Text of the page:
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VOLUME 8 , ISSUE 1 ( January-June, 2023 ) > List of Articles


Feasibility and Clinical Experience of Arterial-urinary Oxygen (PaO2–PuO2) Gradient Monitoring for Early Detection of Acute Renal Failure in COVID-19 Patient: A Clinical Case Series

Amarjeet Kumar, Ajeet Kumar, Kunal Singh, Adarsh M Sheshagiri

Keywords : Acute kidney injury, Coronavirus disease 2019, Hypoxemia

Citation Information : Kumar A, Kumar A, Singh K, Sheshagiri AM. Feasibility and Clinical Experience of Arterial-urinary Oxygen (PaO2–PuO2) Gradient Monitoring for Early Detection of Acute Renal Failure in COVID-19 Patient: A Clinical Case Series. Res Inno Anesth 2023; 8 (1):26-28.

DOI: 10.5005/jp-journals-10049-2023

License: CC BY-NC 4.0

Published Online: 22-05-2023

Copyright Statement:  Copyright © 2023; The Author(s).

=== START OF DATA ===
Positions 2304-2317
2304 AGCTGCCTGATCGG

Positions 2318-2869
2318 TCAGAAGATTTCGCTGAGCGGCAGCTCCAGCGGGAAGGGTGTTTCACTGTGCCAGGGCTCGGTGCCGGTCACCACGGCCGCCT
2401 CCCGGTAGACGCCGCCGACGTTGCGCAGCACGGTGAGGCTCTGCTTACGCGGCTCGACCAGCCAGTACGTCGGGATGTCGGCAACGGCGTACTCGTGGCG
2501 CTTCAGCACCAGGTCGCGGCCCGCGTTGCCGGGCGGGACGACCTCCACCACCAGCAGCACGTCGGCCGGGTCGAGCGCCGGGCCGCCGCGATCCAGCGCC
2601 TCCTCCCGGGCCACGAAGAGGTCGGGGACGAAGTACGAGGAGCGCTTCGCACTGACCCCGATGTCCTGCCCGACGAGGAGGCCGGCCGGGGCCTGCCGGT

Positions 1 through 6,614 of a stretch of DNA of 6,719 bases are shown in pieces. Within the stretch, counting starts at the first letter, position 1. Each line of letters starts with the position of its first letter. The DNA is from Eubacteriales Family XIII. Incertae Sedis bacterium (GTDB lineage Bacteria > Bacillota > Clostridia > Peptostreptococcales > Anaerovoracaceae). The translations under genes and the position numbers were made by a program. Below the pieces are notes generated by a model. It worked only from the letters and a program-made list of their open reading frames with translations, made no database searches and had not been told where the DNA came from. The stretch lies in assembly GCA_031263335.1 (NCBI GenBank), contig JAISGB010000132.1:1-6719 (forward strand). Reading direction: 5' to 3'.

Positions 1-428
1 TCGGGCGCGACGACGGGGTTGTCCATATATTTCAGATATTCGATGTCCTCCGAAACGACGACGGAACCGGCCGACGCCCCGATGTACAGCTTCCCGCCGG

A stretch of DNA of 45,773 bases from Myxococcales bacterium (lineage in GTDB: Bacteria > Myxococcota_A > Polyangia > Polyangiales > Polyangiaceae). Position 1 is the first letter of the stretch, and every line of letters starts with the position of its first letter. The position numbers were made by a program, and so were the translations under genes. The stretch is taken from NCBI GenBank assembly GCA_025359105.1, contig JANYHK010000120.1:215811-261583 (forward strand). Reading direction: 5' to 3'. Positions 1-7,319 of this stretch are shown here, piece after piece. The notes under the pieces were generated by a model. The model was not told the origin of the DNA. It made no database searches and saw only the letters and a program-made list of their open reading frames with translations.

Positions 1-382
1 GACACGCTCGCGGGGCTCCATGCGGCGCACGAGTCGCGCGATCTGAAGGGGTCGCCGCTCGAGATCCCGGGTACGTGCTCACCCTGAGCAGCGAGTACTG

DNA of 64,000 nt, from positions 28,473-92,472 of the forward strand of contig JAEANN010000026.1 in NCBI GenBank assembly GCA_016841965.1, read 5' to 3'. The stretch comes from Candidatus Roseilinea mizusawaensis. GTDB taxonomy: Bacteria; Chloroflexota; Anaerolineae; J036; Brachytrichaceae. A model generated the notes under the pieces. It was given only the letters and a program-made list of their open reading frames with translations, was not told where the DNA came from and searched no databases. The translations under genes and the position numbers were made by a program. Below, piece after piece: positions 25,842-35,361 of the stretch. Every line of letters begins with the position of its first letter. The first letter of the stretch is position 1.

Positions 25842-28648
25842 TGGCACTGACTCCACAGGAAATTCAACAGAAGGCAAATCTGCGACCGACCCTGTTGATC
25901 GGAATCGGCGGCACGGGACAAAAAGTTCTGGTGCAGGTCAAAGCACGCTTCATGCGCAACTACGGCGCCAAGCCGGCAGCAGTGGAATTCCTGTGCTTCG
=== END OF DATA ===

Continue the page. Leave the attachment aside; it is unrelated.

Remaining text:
Mechanisms of coronavirus disease 2019 (COVID-19) induced acute kidney injury (AKI) include local tissue inflammation due to immunological responses and activation of coagulation pathways following endothelial damage. It has been shown that reduced oxygen supply and renal hypoxia are significant risk factors for the development of AKI in postcardiac surgery patients. The urinary oxygen partial pressure (PuO2) of the first discharged urine is comparable to that of the renal medulla. Therefore, the real-time monitoring of PuO2 can be used to predict renal hypoxia and the risk of AKI in COVID-19 patients who are hospitalized [intensive care unit (ICU)]. In this observational study, we did a single time point measurement of blood–urine gas analysis in addition to routine arterial blood gas analysis in 20 critically ill COVID-19 patients. In this case series, we couldn't find an association between stagnant urine PuO2 and renal hypoxia. However, serial monitoring of PuO2 by urinary oximeter can be used for early detection of medullary hypoxia.

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